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Installing FS2004 without built-in CD-ROM DRIVE


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I'm just wondering...

 

What's the aversion to just getting an External DVD/CD/BR Drive and Installing FS9 the 'old fashioned' way? I see everybody offering almost every solution except for the one that's guaranteed to work!

 

Alan :confused:

 

Is owning a DVD/CD/BR Player for your Computer now considered gauché, or a faux pas?

"I created the Little Black Book to keep myself from getting killed..." -- Captain Elrey Borge Jeppesen

AMD 1.9GB/8GB RAM/AMD VISION 1GB GPU/500 GB HDD/WIN 7 PRO 64/FS9 CFS CFS2

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I'm just wondering...

 

What's the aversion to just getting an External DVD/CD/BR Drive and Installing FS9 the 'old fashioned' way? I see everybody offering almost every solution except for the one that's guaranteed to work!

 

Alan :confused:

 

Is owning a DVD/CD/BR Player for your Computer now considered gauché, or a faux pas?

 

LMAO!!

 

Even if it is a faux pas to own or stoop to using a cd-dvd drive they could always buy a portable one to plug into their USB for about $25. Then do the load and unplug and hide the embarrassing drive till the next time.

 

THEIR PEER GROUP NEVER NEEDS TO KNOW THEY DID THE DIRTY WITH A CD/DVD DRIVE!;);)

Being an old chopper guy I usually fly low and slow.
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I'm just wondering...

 

 

Is owning a DVD/CD/BR Player for your Computer now considered gauché, or a faux pas?

 

No - it is just unnecessary.

 

Why spend the money when you can have a free solution that is faster, more reliable and doesn't involve any additional hardware? Seems kind of odd too, to spend another $20 just to run one game.

 

Plus, I think it is useful to know that you can run virtual CD/DVD/BD drives. Might come in handy one day. I virtualized all my disk products - so they never break, get scratched or become outmoded. And I really hate software that requires the DVD to spin up just for copy protection. Especially when you have more than one of those.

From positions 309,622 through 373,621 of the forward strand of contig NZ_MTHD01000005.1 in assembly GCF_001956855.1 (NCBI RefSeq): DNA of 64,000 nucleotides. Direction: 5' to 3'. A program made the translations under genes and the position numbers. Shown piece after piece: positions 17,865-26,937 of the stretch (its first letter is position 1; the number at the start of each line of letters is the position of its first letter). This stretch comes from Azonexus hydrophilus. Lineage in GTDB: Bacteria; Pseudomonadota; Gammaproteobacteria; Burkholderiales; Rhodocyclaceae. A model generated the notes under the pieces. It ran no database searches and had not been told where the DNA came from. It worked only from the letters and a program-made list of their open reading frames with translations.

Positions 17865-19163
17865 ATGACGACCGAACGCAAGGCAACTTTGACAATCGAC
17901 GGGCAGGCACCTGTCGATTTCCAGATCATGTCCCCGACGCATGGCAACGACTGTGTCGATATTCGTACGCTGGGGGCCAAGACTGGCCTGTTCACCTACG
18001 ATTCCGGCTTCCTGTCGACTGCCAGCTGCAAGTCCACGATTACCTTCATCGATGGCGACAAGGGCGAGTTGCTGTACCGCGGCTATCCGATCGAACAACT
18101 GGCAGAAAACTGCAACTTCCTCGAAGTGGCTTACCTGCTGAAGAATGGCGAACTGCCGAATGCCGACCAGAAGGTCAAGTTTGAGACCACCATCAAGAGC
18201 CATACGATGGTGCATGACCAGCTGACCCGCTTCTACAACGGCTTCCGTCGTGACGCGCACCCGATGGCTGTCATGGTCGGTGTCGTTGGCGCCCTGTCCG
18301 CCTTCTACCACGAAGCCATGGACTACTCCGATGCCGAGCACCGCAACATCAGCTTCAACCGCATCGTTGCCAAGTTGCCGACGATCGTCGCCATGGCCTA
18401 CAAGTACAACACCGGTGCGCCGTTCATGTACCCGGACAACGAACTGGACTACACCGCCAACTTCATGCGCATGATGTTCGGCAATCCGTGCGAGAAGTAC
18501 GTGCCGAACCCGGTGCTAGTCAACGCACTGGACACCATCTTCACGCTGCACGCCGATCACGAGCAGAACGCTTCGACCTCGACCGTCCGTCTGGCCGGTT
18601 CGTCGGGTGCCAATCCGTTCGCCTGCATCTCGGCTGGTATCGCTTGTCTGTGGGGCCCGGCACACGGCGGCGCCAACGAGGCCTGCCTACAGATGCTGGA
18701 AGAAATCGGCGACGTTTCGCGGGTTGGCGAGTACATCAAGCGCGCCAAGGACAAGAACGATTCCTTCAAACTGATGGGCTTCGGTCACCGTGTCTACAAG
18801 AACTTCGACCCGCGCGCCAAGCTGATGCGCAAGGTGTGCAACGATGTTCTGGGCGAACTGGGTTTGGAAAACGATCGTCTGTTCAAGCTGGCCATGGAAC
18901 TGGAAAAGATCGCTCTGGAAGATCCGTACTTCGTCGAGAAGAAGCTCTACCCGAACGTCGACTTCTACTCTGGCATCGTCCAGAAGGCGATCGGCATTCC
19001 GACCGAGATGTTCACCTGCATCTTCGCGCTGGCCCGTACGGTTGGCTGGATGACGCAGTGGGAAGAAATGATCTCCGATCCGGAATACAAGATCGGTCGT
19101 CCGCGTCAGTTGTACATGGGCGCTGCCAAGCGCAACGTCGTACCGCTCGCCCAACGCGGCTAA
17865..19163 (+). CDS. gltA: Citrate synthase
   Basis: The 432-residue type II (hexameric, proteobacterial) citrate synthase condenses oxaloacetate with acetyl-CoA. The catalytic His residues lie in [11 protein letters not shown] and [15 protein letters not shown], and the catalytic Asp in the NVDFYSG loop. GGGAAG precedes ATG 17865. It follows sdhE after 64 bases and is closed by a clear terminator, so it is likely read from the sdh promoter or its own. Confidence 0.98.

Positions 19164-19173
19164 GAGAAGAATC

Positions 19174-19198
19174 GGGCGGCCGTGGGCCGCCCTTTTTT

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No - it is just unnecessary.

 

Why spend the money when you can have a free solution that is faster, more reliable and doesn't involve any additional hardware? ....

 

So how do you install software that comes on a DVD?

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...

 

If you use the ISO method with WinCDEmu, then Windows thinks that you have the actual CD/DVD in the drive (unless it is heavily copy protected).

 

And 600meg of your HD is permanently devoted to holding this ISO in which only a small portion is accessed, and only when you start FS.

 

What danger do you see to that "unknown" .exe when hundreds of thousands of people, if not more, use it?

 

(I always wished there were a way to ascertain which file(s) were accessed on each of my game CDs and make a small ISO of those. If I couldn't find a no-CD patch for any game I uninstalled it and returned it, stating, truthfully, "it will not run on my system".)

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...

 

Is owning a DVD/CD/BR Player for your Computer now considered gauché, or a faux pas?

 

I think using a desktop computer, rather than a laptop, is now seen as an anachronism.

 

My last laptop was W95. I much prefer a desktop, I can add an HD, replace a PS, or swap out a vid card, and it's up and running in fifteen minutes; not to mention very few laptops have screens larger than 17" (can you imagine lugging around something larger).

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I think using a desktop computer, rather than a laptop, is now seen as an anachronism.

 

My last laptop was W95. I much prefer a desktop, I can add an HD, replace a PS, or swap out a vid card, and it's up and running in fifteen minutes; not to mention very few laptops have screens larger than 17" (can you imagine lugging around something larger).

 

I have two laptops. In fact I'm on one now. However I never have loaded FSX on one. I've never found a laptop with a fast enough CPU to work well with FSX!

 

As to the CD-DVD drive: One had it when I bought it. The smaller one which I travel with is accessed with the aforementioned store bought portable drive which plugs into the USB.

 

For $20 or so, why wouldn't you have a portable drive around in case you ever needed it?

Being an old chopper guy I usually fly low and slow.
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I've been using a Laptop for the last couple of years after my Desktop went south. The internal DVD/CD Drive still works, but I bought an External DVD/CD drive because it makes my work compiling Instructional DVD's much easier. 1 drive for the Master, 1 for the Copy. (not to worry; DVD's are for our Product Line...)